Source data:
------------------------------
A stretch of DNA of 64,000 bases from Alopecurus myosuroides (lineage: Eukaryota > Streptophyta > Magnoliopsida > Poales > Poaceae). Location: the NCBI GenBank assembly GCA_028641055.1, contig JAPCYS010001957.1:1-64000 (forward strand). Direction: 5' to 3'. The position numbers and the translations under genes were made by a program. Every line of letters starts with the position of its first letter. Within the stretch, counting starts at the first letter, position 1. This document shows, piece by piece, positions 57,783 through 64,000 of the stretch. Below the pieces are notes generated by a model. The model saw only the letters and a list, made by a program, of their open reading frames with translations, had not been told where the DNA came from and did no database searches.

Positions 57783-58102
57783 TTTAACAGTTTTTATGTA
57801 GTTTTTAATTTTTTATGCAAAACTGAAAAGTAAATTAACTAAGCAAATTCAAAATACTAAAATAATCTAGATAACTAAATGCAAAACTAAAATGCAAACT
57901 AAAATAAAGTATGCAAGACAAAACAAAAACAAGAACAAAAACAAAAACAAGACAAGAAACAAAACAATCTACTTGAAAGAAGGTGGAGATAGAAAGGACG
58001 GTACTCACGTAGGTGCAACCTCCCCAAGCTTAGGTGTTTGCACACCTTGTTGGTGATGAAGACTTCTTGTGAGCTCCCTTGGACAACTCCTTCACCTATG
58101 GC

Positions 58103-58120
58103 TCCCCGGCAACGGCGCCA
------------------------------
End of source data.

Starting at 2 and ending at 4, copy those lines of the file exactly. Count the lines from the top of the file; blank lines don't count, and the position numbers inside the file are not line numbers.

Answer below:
Positions 57783-58102
57783 TTTAACAGTTTTTATGTA
57801 GTTTTTAATTTTTTATGCAAAACTGAAAAGTAAATTAACTAAGCAAATTCAAAATACTAAAATAATCTAGATAACTAAATGCAAAACTAAAATGCAAACT